DURRES, Albania -- The Arleigh Burke-class guided-missile destroyer USS Jason Dunham (DDG 109) arrived in Durres, Albania for a scheduled port visit, May 29, 2022.
The port visit gives the ship routine maintenance opportunity while Sailors enjoy liberty, strengthening the partnership with our NATO ally Albania.
“The primary purpose of this port visit is to allow our sailors to take liberty,” said Cmdr. Michael Kiser, commanding officer of USS Jason Dunham. “It gives our Sailors a chance to get some rest, spend some time on land, and enjoy the hospitality, sights and scenes of Albania.”
The visit to Durres is Jason Dunham’s first port visit to Albania since deploying from their homeport of Mayport, Florida in December 2021. Jason Dunham is on a scheduled deployment in the U.S. Naval Forces Europe (NAVEUR) area of operations, conducting maritime and security operations, while enhancing interoperability with allies and partners.
“The crew has continued to impress us with every mission we are tasked with and executed them with the utmost amount of professionalism and precision,” said Cmdr. Robert Keller, executive officer of USS Jason Dunham. “This deployment has been challenging given the state of the geopolitical situation across Europe, and it’s always tough to be away from loved ones, but the crew has done an incredible job of showing resilience and bonding together and responding as needed.”
During the port visit, Sailors will have the chance to explore the local area and learn about Albania’s rich culture as they experience a respite from their time at sea. Every Sailor is an ambassador for the United States and a liberty port is a contributing factor to mission success.
“When our Sailors go out in town or anywhere in a foreign country, immediately they are recognized as Americans, or American service members,” said Kiser. “So it is important to leave a positive impression in the eyes of the community that U.S. Navy Sailors are professionals, responsible, and having us around is a good thing.”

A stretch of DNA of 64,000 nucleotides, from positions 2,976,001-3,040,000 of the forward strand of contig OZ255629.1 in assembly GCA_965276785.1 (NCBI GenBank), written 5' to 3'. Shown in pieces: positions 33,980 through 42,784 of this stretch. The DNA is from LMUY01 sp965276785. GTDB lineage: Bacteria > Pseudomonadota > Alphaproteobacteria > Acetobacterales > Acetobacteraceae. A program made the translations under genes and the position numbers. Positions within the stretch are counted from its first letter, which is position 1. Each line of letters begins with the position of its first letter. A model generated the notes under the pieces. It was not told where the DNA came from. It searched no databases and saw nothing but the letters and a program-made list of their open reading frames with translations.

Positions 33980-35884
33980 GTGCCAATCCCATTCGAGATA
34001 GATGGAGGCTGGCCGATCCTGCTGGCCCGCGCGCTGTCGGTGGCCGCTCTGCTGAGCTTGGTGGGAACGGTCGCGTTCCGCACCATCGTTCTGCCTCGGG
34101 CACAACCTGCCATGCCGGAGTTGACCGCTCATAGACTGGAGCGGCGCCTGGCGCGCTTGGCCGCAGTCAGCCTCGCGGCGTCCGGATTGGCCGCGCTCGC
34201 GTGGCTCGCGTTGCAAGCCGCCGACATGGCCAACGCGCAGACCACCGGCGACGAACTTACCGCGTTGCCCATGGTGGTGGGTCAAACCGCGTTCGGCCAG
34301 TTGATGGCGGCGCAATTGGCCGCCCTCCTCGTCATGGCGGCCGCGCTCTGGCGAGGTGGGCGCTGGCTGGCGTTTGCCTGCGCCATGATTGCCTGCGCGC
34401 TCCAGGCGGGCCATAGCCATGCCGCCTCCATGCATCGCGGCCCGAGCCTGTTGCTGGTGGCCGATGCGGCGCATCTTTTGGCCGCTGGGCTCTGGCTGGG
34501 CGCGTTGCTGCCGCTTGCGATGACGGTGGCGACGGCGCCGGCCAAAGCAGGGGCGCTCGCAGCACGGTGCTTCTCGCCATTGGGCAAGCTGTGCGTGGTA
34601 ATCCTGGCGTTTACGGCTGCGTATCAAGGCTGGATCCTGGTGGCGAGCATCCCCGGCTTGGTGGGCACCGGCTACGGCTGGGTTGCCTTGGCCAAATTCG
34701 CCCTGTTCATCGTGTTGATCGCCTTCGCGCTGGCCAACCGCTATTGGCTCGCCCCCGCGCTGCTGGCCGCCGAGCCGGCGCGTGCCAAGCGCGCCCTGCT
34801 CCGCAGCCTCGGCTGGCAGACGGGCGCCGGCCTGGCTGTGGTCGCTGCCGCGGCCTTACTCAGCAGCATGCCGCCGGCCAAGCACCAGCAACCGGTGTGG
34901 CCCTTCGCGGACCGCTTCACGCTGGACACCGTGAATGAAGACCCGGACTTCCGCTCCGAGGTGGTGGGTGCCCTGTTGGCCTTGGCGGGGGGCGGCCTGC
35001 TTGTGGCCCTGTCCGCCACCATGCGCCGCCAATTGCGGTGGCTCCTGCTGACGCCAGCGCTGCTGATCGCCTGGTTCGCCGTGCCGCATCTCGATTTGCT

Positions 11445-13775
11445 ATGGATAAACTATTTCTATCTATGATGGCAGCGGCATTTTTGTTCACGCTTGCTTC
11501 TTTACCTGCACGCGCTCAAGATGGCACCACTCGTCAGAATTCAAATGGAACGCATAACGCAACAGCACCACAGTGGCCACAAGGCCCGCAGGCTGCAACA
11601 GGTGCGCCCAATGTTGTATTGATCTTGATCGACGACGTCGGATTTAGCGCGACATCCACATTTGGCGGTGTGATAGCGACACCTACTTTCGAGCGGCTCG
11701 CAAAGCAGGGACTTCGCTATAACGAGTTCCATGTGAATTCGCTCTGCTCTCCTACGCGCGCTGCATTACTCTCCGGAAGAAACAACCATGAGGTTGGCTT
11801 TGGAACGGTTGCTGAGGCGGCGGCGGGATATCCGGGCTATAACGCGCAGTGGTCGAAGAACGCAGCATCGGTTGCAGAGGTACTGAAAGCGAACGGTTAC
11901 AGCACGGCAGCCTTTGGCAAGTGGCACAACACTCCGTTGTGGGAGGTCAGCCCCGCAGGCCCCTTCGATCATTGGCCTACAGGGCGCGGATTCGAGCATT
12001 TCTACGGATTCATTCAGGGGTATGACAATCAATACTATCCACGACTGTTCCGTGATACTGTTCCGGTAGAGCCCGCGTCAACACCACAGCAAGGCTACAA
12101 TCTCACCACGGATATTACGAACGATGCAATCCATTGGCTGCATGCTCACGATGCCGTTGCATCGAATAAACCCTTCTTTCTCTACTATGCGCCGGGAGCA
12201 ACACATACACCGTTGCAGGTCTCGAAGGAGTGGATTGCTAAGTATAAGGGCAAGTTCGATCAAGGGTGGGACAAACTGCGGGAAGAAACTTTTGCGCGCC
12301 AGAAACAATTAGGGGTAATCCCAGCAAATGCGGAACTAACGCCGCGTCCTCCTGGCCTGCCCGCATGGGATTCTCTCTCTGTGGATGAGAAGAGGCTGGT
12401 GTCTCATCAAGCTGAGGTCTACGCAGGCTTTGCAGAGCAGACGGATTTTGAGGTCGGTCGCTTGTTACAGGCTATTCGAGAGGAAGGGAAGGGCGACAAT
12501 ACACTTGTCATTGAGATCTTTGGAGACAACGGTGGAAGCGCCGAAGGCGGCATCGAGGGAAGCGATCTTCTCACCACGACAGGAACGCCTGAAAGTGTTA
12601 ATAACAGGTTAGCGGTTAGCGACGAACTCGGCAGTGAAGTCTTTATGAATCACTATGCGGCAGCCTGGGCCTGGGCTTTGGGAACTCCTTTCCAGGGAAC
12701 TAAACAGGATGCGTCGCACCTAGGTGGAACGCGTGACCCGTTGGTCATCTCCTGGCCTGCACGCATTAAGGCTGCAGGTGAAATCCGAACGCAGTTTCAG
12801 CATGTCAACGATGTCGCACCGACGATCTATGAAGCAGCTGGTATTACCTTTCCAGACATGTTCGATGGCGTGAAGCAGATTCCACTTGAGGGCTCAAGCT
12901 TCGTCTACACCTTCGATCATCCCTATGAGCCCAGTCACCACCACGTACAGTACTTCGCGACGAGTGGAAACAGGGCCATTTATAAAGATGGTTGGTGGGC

Since arriving in theater, Jason Dunham has routinely operated alongside NATO allies and partners through a variety of activities. The ship recently integrated with Naval Striking and Support Forces NATO (STRIKFORNATO) in support of the NATO-led activity Neptune Shield.
“It is important NATO countries are able to get together and work together in order to establish our common goals,” said Kiser. “In order to have collective defense, the ships have to be able to communicate with each other in order to actually exercise defense, so interoperability and the ability to work together to achieve common ends is so important.”
Working together has been the name of the game for Jason Dunham’s crew in the NAVEUR area of operations. The ship spent time in March attached to the Standing NATO Maritime Group Two (SNMG2) joint task force, where they integrated an organizational mission statement, “We are NATO,” into their own mission statement.
"'We are NATO,’ for us, has allowed us to work with so many other nations, see how other navies operate, the different capabilities that they come to bear and also allows us to learn and get better,” said Keller. “We look forward to assuring the Alliance we are here standing beside them for whatever they need.”
For over 80 years, U.S. Naval Forces Europe -U.S. Naval Forces Africa (NAVEUR-NAVAF) has forged strategic relationships with our allies and partners, leveraging a foundation of shared values to preserve security and stability.
Headquartered in Naples, Italy, NAVEUR-NAVAF operates U.S. naval forces in the U.S. European Command (USEUCOM) and U.S. Africa Command (USAFRICOM) areas of responsibility. U.S. Sixth Fleet is permanently assigned to NAVEUR-NAVAF, and employs maritime forces through the full spectrum of joint and naval operations.
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